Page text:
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Thoughts on browsing without Flash


Adobe is facing renewed calls to retire its 19-year-old Flash Player plug-in after June and July’s security holes proved to be especially nasty. And many pundits have gone so far as to recommend that people delete the plug-in off of their computers altogether — they might not even miss it, they’re told.

But who’s to say whether you will miss Flash Player based on the way that you use the web?

It would be nice if a software agent could be rigged to crawl a selected portion of browser history and report back on how many of the sites a person visited (in the last month, say) required Flash Player for some reason.

A Firefox add-on that I use, called Wappalyzer, parses the software used by the websites that I visit but it doesn’t show Flash. The closest it comes is SWFObject, an open source JavaScript that can be used to detect if a browser is running Flash Player as well as embed Flash video. But the presence of SWFObject is no guarantee that a website is using Flash.

To make a long story short, I decided to test a bunch of websites, local and global, to see how many still used Flash for some purpose. First the tables, then some of the conclusions that I drew from the exercise.

  • “Flash, HTML5″ = has some videos/audio encoded for Flash and some for HYML5.
  • “Flash/HTML5: = all videos/audio is available in both encodings.
  • “mp3 stream” = downloadable m3u link to an audio stream that can be opened with most media players.

Read more…

Why is this hoser so happy about the rain?


Today’s light rain seemed to inordinately please a hose caddy that I saw sitting outside of a home on Oak Street this afternoon. It certainly appeared to be grinning as it sat there getting wet, with its back to the house, holding its spray wand.

What’s it so happy about? I wondered. Wasn’t the rain putting it out of work?

Perhaps it was, I thought and perhaps it was dirty work that it didn’t want to do.

Who knows — just since July 20th, when the Stage 3 watering restrictions came into effect — how many prohibited, late-night, lawn waterings this poor hose caddy had been roped into by its homeowner?

If inanimate objects can have a guilty conscience then the smile that I imagined I saw may have been one of relief. Click the image to enlarge it.




Rain, rain, go away; go to where the fires play!


We’re finally getting some light rain here in Vancouver, B.C., after how many weeks and days without? Forecasters are predicting three straight days of the wet stuff, right through the weekend.

This rain is good news for property owners who have been abiding by Metro Vancouver’s Stage three water restrictions by totally abstaining from watering their lawns — and good news too for those scofflaws who  haven’t — the rain gives them a plausible reason why their lawns are green rather than brown.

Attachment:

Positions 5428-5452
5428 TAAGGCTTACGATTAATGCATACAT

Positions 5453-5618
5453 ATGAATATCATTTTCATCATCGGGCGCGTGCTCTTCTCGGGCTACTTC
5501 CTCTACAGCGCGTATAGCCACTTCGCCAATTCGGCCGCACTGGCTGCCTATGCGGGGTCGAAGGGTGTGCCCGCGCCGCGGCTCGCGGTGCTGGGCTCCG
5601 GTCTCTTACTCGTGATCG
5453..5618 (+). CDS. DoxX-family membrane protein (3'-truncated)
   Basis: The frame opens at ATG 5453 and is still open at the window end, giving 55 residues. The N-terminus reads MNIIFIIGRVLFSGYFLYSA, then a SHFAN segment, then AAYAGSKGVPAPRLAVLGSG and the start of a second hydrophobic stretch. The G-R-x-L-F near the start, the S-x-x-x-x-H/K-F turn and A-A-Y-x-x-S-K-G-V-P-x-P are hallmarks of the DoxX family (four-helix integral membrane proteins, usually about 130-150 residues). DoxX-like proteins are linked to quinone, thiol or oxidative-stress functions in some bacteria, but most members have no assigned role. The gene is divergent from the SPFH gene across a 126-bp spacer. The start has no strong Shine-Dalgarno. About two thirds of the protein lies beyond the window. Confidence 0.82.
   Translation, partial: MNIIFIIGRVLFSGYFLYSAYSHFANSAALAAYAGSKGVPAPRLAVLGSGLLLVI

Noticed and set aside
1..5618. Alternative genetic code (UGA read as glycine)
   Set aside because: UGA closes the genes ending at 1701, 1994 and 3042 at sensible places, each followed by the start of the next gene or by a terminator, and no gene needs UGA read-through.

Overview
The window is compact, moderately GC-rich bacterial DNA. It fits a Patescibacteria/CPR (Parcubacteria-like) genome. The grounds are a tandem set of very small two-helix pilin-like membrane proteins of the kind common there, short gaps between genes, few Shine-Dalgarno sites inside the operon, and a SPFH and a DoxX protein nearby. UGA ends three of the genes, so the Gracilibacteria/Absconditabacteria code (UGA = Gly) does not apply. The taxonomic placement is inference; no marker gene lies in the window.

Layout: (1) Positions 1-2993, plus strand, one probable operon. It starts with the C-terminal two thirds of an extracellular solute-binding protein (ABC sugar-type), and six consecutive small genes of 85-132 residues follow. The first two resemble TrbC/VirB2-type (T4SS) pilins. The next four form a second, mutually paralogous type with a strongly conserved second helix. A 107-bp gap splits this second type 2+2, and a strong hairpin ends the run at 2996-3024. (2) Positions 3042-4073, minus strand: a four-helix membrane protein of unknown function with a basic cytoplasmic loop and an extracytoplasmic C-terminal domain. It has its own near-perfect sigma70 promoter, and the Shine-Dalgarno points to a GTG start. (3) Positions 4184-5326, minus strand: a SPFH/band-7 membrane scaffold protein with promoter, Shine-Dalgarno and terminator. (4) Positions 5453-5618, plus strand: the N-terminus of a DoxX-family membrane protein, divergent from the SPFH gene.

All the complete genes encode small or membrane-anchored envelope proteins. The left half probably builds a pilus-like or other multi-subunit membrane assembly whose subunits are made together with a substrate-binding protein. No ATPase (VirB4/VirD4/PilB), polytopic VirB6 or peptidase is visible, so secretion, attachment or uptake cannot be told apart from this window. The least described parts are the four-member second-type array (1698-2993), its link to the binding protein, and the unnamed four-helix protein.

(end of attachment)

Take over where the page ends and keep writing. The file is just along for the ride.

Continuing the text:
A water tap over parched earth beside the soot-brown filter over an air intake.

A water tap over parched earth beside the soot-brown filter over an air intake.

As for topping up the levels of the Seymour and Capilano water reservoirs, I have no idea if three days of precipitation will amount to any more than a drop in the bucket.

And there’s the matter of the wild fires. Read more…

Pushing Windows 10 with babies, bacon and Ninja cats


It’s only six days until the release of Windows 10 and Microsoft is doing what it can to stoke the public’s appetite for the new bland blend of Windows 7 and 8.

And by “doing what it can” I mean that Microsoft is unleashing all the babies, ninja cats, unicorns, narwhals and bacon that it can muster.

Welcome to marketing in the age of social media baby! Read more…

Garbage truck trashes tree


A garbage truck forced into a tight turn by a parked car takes it out on a tree.

Tuesday (July 21) afternoon at 3:47 p.m. I watched a Waste Management garbage truck lumber up the southbound lane of Hemlock Street toward the mouth of the alley between 14th and 15th Avenue. And I saw the improperly parked Mercedes-Benz blocking half the entrance to that same alley.

So you could say that I saw what was coming. Read more…

Getting permission to uninstall Flash Player


Today when I decided to completely uninstall the Adobe Flash Player from my Windows 8 laptop, in order to better test website support of HTML5, I immediately ran into a difficulty — I wasn’t allowed to!

The big reason to ditch the Flash Player is that it potentially puts your privacy and security at risk. So it’s ironic that the security features built into Windows to protect users will make it difficult, if not impossible, for many of them to get the Flash Player completely off of their computers. Read more…


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